CHEATING? FINE BY ME

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In his latest Gaming column Tom Standage outlines the merits of asking the internet for solutions ...

From INTELLIGENT LIFE Magazine, Summer 2010

Any gamer, or parent of a gamer, will know the feeling. There’s a boss that just can’t be defeated, a puzzle that can’t be solved, or a level that appears to have no way out. The best games are neither so hard that they drive us mad, nor so easy that they fail to offer a challenge. But inevitably there are exceptions. What do you do then? Ask the internet, of course: many other gamers will have figured out what to do and posted the solution online. The answer is just a few clicks away.

Purists say this is cheating. They argue that solving a puzzle yourself, as gamers had to in the old days, might have taken longer, but it was more satisfying. When you know that detailed “walkthroughs” are available online, free of charge, for almost any game, the temptation is to ask for virtual help at the first sign of trouble, which robs players of a true sense of achievement.

I say this is cobblers. Downloading a walkthrough (my favourite site is gamefaqs.com) or simply Googling for a solution has many merits. It stops me throwing my controller at the screen. It lets me swoop down like a god and solve my children’s gaming problems. And it makes us more likely to finish games, rather than giving up when they start to get too tricky, so we get better value for money.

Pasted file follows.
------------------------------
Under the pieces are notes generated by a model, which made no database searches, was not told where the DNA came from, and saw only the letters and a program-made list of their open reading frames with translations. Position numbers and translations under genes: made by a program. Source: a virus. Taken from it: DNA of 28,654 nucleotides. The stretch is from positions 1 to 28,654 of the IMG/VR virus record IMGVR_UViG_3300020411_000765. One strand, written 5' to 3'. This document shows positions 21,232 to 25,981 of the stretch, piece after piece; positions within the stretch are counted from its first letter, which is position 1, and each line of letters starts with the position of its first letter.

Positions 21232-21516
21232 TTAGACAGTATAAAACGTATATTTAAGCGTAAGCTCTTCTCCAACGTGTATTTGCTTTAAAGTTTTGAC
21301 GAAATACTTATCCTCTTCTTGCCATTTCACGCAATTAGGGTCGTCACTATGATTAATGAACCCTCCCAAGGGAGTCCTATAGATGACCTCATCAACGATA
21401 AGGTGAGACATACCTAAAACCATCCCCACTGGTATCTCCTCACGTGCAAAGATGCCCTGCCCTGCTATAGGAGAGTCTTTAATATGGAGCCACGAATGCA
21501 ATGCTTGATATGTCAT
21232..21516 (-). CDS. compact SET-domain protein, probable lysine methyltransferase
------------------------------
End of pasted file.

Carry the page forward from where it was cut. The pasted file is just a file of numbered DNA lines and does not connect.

Looking for tips can be a challenge in itself: a meta-game on top of the game itself. The search is a reminder that you are a member of a broader community, many of whom have been this way before. Wandering through chat-rooms and discussion threads, you see how others have responded to memorable characters or plot twists. Some games have huge fan-sites that record every detail—particularly helpful for complex role-playing games, in which knowing where to find a special sword or suit of armour early on can make all the difference.

When the mythology of a game is really immersive, and its world is really compelling, you want to wring every drop out of it. Some of my fondest memories of gaming have involved doing just that: finding all those hidden statues in “Tomb Raider” on the PlayStation; exploring every island and completing every puzzle, along with my daughter, in “The Legend of Zelda: The Wind Waker” on the GameCube; and, in recent months, being similarly completist with my son while playing “Lego Star Wars” on the Xbox 360.

The best games reward such deep engagement, and walkthroughs, like guidebooks, allow travellers to stand on the shoulders of earlier explorers. Obsessive gamers with more time on their hands may beg to differ, but for me, poking around for hints on the internet is all part of the game.
 

(Tom Standage is the editor of Economist.com. His last gaming column was on Lego Harry Potter.)